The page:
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One good guy is a dog, Max's gray-eyed mutt companion, fearless and faithful. Another one literally erupts out of the earth. This is Gyro Captain (Bruce Spence), a deranged parody of the World War I aerial ace: scarecrow skinny, gaily clad, sporting a James Coburn smile with advanced caries. This would-be gallant is given to abrupt whinnies and wistful meditations on the good old days: "Remember lingerie?" The refiners are led by Pappagallo (Mike Preston), who carries the weight of his predicament with swaggering dignity, and Feral Kid (Emil Minty), an eight-year-old who growls in anger, purrs with pleasure, performs backflips into burrows and wields the demon boomerang. His counterpart in the marauders is Wez (Vernon Wells), a Feral Kid gone wrong. War-painted and Apache-coiffed, Wez has a mind that performs acrobatics of sadism and a scream that sounds like stripped gears. But Wez is a Muppet compared with his leader, the lord Humungus (Kjell Nilsson), "warrior of the wasteland, the ayatullah of rock-and-rollah." The Humungus malevolence courses through his huge pectorals, pulses visibly under his bald, sutured scalp. He is the meanest, strongest man left in the world. But Max is the best.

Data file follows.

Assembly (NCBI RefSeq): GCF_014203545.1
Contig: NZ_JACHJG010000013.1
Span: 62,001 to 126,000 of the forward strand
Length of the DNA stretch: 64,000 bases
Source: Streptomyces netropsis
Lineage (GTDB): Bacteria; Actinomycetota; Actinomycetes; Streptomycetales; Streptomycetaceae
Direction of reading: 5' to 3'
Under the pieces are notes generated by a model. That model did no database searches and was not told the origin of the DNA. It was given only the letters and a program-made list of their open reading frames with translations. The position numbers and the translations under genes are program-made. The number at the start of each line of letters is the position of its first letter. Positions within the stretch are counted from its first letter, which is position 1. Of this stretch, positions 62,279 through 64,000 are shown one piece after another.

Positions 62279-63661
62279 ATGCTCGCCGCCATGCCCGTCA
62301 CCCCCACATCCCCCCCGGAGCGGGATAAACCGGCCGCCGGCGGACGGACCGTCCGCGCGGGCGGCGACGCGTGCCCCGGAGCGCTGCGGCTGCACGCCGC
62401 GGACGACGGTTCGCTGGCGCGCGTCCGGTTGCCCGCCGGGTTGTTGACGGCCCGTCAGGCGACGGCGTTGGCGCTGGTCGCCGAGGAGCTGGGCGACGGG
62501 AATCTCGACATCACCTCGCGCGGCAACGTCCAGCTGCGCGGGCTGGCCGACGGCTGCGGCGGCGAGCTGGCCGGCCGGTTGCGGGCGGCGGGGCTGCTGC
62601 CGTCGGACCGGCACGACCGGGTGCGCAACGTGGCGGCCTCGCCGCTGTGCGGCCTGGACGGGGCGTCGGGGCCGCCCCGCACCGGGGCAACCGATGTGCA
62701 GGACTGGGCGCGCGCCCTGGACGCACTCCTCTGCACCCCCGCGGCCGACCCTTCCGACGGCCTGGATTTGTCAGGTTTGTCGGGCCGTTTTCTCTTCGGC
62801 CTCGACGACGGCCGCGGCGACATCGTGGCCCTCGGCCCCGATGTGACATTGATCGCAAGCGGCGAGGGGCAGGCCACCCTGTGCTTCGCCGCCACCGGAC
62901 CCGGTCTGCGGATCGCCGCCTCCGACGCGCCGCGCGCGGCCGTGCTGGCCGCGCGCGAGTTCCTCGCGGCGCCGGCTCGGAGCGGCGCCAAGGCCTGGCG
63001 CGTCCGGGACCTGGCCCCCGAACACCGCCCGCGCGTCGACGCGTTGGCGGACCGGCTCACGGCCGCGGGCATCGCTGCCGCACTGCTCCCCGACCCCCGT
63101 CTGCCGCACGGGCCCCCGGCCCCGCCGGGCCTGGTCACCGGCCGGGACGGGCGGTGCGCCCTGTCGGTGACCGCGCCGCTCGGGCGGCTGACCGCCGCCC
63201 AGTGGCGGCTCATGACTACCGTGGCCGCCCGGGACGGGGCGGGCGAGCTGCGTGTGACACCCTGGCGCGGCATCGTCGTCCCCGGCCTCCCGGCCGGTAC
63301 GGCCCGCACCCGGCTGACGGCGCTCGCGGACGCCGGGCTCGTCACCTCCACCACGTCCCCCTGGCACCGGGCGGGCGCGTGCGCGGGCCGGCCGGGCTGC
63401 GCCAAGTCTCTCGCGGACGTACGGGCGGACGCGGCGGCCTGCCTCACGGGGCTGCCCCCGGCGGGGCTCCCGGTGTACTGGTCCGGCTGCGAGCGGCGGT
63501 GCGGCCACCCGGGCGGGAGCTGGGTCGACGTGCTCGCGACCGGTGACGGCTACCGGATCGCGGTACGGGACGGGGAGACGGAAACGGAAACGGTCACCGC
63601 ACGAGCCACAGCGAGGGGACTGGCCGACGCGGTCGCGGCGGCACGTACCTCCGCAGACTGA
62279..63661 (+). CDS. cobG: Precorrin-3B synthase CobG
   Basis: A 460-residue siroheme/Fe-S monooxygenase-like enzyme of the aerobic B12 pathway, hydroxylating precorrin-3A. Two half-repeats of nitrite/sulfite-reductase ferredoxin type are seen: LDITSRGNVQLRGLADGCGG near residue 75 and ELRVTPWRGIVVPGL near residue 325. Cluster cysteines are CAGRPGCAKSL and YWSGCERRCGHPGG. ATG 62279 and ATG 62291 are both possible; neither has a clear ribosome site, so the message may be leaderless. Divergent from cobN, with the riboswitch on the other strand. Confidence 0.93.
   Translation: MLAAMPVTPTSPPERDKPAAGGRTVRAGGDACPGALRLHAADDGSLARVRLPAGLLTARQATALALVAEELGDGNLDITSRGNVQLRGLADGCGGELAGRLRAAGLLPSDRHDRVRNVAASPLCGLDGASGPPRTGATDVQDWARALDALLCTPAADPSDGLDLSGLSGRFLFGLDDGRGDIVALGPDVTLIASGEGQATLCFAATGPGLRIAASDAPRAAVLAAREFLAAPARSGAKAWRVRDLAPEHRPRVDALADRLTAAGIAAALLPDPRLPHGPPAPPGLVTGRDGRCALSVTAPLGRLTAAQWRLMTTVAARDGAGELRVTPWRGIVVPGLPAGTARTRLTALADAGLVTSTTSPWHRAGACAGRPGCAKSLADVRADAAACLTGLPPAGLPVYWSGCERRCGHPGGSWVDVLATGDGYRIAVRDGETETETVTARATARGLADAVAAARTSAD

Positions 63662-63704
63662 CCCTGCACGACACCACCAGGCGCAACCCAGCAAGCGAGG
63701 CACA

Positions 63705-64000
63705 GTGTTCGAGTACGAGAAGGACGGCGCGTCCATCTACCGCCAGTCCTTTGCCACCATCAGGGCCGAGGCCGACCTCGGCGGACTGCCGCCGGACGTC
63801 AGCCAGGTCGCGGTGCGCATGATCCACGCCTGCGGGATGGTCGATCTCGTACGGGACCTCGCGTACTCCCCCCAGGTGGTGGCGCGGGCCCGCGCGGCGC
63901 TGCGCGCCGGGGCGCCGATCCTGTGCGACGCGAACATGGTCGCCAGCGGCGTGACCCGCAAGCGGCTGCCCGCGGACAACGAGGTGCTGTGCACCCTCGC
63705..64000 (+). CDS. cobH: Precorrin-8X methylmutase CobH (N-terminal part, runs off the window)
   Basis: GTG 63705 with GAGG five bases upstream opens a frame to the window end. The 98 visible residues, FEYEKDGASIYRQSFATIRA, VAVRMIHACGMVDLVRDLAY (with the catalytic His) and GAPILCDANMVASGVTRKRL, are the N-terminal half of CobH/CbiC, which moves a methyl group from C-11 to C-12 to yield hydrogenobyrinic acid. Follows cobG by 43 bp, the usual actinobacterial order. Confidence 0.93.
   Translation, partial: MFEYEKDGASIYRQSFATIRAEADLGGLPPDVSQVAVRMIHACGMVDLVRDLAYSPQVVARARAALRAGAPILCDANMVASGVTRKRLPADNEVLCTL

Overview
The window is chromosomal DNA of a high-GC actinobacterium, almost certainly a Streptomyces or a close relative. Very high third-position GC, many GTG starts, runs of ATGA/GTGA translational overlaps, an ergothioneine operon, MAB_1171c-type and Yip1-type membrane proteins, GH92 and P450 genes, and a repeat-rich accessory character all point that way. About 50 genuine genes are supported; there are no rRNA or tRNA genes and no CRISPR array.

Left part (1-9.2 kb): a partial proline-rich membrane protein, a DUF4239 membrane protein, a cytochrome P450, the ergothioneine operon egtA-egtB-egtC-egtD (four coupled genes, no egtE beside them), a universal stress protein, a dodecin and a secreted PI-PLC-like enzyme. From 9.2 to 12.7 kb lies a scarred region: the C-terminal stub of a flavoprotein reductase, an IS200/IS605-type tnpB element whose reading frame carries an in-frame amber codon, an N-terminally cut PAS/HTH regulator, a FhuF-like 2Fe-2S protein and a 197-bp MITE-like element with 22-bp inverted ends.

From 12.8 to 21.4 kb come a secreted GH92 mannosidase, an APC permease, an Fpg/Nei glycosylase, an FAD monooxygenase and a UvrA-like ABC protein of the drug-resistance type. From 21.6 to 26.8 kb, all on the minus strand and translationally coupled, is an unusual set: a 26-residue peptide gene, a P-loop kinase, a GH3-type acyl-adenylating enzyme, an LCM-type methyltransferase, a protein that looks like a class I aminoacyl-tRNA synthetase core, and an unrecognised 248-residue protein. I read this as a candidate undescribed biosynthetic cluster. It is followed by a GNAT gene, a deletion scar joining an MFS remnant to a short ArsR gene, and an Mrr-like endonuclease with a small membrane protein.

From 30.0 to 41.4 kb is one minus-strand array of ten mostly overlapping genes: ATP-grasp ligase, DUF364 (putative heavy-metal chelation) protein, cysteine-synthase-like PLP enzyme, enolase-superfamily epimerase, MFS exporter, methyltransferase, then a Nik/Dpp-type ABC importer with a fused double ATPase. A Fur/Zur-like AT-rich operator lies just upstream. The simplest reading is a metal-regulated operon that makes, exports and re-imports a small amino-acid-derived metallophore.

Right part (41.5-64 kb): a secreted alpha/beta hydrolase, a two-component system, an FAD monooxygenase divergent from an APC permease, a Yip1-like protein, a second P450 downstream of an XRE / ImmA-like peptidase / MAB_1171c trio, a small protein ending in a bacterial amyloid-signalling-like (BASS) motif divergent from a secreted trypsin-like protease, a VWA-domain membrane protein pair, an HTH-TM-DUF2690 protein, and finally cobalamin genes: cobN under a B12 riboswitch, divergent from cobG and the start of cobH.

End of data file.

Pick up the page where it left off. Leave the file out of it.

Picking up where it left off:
When our anti-hero appeared in Mad Max, he was an amoral vigilante with baby fat. Since then, Gallipoli has made Gibson an international star: he is more mature and authoritative; his moon face is cratered with character. In 1979, when Mad Max was released, George Miller was a 34-year-old M.D. who had edited his first feature on a kitchen table. Max surprised with its cinematic canniness, but Warrior astounds as a sequel superior in every respect. Miller suggests violence; he does not exploit it. He throws the viewer off-balance by mixing the ricochet rhythms of his chase scenes with tableaux of Walpurgisnacht grandeur: Wez's rain dance, a fiery crucifixion, a vision of Max flying supine over the outback. Miller keeps the eye alert, the mind agitated, the Saturday-matinee spirit alive.
Later this month The Road Warrior will begin snaking eastward across the U.S., driving hard to become the first hit of the summer season. It deserves that eminence. While laughing at the characters or sweating out the melodrama, moviegoers will get an intuitive lesson in the director's art: evoking emotion through technique. If the film is a commercial success, George Miller will find a productive future in Hollywood. But on the evidence of The Road Warrior, his future is now. By Richard Corliss